Wild citronella, Collisonia canadensis has been capturing my eye on all of my recent hikes. If you have been following my blog regularly, you may know that I tend to scratch-and-sniff my way along the trail. For this reason, I have been anticipating our wild citronella coming into bloom, and today was the day! Of course I stopped and gently bruised a few of the lovely yellow blossoms. And there it was, that wonderful lemon essence I recall from many hikes in summers past.
This plant is substantial, growing 3 feet or more, and with its large oval-shaped and serrated (toothed) leaves, it is no “shrinking violet”. Yet despite its size, it often gets overlooked even when in bloom. Maybe this is because the leaves and the plants somewhat resemble the wild hydrangea, which is abundant along many woodland trails at Bernheim, or the fact that the branched flowering stalk towers above the leaves and are somewhat airy in appearance. But here’s the cool thing: once you see them, you see them. And once you take time to smell them, you will see them even more certainly, as you’ll want to give your nose this little summer treat.
Wild citronella is not the source of the oil used to repel mosquitoes, although its odor is very similar. Herbal lore points to a long history of medicinal uses for both the leaves and root of wild citronella. It was reported to be a tonic, a stimulant, and a diuretic, as well as a poultice for burns, bruises and other injuries. I make no claims of its effectiveness or safety, but I enjoy the stories almost as much as I enjoy the lemon fragrance of the flowers.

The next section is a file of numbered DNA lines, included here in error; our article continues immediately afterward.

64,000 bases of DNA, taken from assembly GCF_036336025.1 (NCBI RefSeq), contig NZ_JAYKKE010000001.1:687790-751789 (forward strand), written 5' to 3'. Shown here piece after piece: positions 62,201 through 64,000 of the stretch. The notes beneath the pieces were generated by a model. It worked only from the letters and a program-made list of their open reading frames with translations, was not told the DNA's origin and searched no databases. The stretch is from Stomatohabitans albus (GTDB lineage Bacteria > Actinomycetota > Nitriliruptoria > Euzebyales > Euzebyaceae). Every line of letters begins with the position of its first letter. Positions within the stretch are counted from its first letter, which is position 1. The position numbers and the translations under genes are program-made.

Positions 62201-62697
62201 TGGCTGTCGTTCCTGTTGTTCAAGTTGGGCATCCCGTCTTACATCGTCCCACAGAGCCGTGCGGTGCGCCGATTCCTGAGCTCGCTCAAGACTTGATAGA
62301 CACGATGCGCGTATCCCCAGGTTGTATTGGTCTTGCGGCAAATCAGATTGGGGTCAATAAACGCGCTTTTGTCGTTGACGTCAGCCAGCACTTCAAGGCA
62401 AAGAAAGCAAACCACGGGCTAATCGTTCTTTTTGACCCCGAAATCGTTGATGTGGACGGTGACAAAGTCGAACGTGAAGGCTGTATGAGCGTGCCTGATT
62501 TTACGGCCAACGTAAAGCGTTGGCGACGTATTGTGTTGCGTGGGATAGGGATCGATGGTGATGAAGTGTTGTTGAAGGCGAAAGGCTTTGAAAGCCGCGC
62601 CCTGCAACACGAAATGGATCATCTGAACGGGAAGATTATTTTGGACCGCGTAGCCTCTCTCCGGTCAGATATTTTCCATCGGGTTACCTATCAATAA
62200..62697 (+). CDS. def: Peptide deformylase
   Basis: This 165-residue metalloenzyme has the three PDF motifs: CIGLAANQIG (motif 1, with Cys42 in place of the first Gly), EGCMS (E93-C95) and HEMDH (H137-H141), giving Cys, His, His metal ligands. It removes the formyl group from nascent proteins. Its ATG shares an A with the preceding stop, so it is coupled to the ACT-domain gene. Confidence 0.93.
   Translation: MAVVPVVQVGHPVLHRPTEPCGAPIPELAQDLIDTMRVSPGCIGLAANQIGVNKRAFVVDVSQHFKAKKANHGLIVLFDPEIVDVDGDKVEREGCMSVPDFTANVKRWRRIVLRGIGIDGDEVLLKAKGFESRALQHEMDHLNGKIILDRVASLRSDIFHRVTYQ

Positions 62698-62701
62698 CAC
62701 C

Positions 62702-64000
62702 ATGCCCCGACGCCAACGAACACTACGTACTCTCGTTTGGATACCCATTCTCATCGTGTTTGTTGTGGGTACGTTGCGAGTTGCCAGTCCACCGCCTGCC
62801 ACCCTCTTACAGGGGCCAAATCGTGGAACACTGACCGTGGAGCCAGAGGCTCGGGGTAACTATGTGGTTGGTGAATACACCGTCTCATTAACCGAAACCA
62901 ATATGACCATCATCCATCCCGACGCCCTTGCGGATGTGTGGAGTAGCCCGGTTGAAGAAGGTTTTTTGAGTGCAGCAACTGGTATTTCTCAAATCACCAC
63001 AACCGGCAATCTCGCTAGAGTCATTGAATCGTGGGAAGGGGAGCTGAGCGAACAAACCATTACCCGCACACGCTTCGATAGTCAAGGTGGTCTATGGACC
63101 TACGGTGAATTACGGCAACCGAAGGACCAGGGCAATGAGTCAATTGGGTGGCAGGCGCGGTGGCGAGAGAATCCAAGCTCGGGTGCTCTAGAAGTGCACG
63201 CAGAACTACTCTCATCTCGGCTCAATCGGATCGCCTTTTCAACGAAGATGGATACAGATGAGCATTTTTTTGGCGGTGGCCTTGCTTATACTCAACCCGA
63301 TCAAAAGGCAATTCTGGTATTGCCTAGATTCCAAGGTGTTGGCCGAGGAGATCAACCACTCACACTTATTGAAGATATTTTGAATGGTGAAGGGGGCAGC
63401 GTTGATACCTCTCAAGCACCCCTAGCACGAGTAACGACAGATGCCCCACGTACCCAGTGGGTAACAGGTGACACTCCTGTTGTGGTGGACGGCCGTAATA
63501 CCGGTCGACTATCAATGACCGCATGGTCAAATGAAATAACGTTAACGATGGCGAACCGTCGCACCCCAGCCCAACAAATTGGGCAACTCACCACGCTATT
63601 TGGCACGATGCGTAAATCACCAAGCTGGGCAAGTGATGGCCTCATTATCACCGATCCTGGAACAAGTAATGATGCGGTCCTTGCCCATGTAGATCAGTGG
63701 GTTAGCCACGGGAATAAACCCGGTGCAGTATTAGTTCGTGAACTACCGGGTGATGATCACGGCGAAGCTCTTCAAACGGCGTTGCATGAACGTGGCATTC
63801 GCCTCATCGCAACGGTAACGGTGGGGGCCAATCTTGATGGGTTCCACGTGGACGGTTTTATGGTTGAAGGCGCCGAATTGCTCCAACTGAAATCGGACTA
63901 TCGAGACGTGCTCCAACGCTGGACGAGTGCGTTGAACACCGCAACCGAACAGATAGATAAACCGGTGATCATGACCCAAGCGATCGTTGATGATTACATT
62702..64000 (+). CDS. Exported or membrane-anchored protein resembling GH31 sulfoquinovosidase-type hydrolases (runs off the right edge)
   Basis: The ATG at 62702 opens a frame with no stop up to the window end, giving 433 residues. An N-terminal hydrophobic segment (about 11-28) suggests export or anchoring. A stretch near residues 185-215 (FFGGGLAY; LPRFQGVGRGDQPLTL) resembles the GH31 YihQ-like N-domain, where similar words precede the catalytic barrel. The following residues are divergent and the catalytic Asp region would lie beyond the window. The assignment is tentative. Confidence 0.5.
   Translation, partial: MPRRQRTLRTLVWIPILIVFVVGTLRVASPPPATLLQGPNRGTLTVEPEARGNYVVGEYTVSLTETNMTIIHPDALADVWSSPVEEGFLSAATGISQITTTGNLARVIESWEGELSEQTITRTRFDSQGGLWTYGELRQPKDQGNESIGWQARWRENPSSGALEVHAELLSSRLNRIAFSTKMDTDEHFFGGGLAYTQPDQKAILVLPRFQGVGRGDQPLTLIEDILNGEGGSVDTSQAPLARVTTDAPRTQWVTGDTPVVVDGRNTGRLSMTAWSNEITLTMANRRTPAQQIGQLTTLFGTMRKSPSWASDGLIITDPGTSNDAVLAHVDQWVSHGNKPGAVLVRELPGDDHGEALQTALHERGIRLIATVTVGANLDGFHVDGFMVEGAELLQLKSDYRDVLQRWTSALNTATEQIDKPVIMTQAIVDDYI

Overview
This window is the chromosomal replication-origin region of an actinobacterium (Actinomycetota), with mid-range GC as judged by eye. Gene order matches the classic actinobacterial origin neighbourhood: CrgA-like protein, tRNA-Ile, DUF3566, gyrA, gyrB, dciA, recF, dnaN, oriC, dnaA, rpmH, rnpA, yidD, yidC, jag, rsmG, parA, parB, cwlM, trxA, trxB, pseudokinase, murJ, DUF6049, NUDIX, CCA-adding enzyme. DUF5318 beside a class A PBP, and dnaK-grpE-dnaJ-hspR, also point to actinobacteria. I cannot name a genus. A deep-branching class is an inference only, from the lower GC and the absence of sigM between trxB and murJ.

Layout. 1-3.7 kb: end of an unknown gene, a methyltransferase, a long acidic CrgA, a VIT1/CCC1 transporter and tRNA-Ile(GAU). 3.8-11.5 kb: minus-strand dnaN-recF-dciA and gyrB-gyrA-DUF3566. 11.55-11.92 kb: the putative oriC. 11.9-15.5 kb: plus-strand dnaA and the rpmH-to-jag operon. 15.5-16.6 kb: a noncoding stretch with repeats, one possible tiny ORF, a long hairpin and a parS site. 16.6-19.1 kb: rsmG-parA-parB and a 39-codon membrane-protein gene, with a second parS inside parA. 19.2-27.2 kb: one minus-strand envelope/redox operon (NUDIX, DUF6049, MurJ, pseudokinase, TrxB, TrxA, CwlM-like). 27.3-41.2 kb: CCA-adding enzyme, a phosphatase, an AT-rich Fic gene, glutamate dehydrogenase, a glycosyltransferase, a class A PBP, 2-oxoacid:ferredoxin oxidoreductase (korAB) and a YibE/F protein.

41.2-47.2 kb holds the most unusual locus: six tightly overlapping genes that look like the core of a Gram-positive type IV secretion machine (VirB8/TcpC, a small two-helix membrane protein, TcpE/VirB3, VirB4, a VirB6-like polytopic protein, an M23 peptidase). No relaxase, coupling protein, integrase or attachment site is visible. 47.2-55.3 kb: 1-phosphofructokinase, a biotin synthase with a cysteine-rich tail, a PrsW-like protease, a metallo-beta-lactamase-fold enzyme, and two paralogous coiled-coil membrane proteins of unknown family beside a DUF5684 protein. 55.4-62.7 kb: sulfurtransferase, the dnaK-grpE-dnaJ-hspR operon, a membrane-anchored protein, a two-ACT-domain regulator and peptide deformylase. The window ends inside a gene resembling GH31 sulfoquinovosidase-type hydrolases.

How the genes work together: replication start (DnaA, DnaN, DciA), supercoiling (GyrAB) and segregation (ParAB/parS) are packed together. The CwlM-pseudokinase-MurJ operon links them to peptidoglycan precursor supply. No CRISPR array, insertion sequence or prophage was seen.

Wild citronella is a member of the mint (Laminaceae) family, which includes not only peppermint and spearmint, but also a number of garden herbs such as basil, thyme, and oregano. Members of this family have square stems and opposite leaves. In Kentucky, most plants with square stems and opposite leaves are members of the mint family, but not all. Figworts (in the genus scrophurlaria) also have square stems and opposite leaves. Just remember, all mints are square, but not all squares are mints. Wild citronella is sometimes called horsebalm or stonewort, but let me also clarify that there are several other plants that share both of these alternative common names. In fact, most plants have several common names and or share common names with other plants. This is the reason, I introduce most plants in my blog by their scientific name (genus and species). Alas, many of the scientific names are being reclassified due genetic studies and this may make your research a bit more challenging. But the rewards of knowing what you are seeing, and perhaps smelling are worth the work! The landscape becomes more companionable when you recognize and appreciate your wild plant and animal neighbors. I’m glad I got to know wild citronella, and I hope you are too.
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